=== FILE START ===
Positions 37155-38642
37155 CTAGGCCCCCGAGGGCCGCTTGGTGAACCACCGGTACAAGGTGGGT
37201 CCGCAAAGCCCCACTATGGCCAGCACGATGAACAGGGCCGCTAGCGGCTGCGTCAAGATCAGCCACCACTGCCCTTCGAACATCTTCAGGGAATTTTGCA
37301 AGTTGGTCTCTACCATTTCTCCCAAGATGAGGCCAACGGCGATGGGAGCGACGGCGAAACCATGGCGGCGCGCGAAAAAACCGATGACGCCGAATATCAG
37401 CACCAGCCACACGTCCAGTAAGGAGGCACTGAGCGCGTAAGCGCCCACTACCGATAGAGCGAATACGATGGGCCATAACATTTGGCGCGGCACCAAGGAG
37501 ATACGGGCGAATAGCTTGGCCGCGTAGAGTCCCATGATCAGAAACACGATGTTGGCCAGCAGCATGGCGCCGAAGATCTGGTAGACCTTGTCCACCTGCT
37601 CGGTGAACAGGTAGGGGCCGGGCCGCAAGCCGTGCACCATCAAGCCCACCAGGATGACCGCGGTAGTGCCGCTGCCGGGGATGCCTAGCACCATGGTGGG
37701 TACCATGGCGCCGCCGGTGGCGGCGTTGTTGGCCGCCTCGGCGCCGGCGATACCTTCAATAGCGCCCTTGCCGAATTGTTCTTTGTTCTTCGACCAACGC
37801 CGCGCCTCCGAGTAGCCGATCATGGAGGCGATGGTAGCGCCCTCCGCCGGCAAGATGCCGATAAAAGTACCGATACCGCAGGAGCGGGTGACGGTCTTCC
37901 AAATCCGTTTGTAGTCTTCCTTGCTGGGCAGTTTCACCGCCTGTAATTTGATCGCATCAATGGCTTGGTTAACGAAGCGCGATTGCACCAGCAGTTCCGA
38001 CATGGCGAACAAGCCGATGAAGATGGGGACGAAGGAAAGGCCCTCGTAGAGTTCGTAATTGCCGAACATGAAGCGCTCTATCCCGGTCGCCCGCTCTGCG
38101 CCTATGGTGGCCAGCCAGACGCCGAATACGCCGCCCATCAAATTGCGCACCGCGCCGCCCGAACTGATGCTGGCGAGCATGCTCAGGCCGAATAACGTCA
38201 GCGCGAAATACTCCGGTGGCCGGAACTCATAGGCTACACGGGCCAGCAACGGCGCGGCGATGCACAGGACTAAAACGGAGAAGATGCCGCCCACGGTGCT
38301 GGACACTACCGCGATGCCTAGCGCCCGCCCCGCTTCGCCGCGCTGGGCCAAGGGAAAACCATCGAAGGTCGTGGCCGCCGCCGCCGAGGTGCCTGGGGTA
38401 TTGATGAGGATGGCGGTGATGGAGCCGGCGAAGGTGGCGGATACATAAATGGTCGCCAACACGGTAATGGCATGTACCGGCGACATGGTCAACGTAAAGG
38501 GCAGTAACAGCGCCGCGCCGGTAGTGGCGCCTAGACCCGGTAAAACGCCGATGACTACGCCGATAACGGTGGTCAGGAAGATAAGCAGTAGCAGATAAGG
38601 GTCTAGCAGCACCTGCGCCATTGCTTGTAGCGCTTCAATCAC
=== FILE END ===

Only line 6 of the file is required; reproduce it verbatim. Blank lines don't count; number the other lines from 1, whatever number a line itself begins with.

37501 ATACGGGCGAATAGCTTGGCCGCGTAGAGTCCCATGATCAGAAACACGATGTTGGCCAGCAGCATGGCGCCGAAGATCTGGTAGACCTTGTCCACCTGCT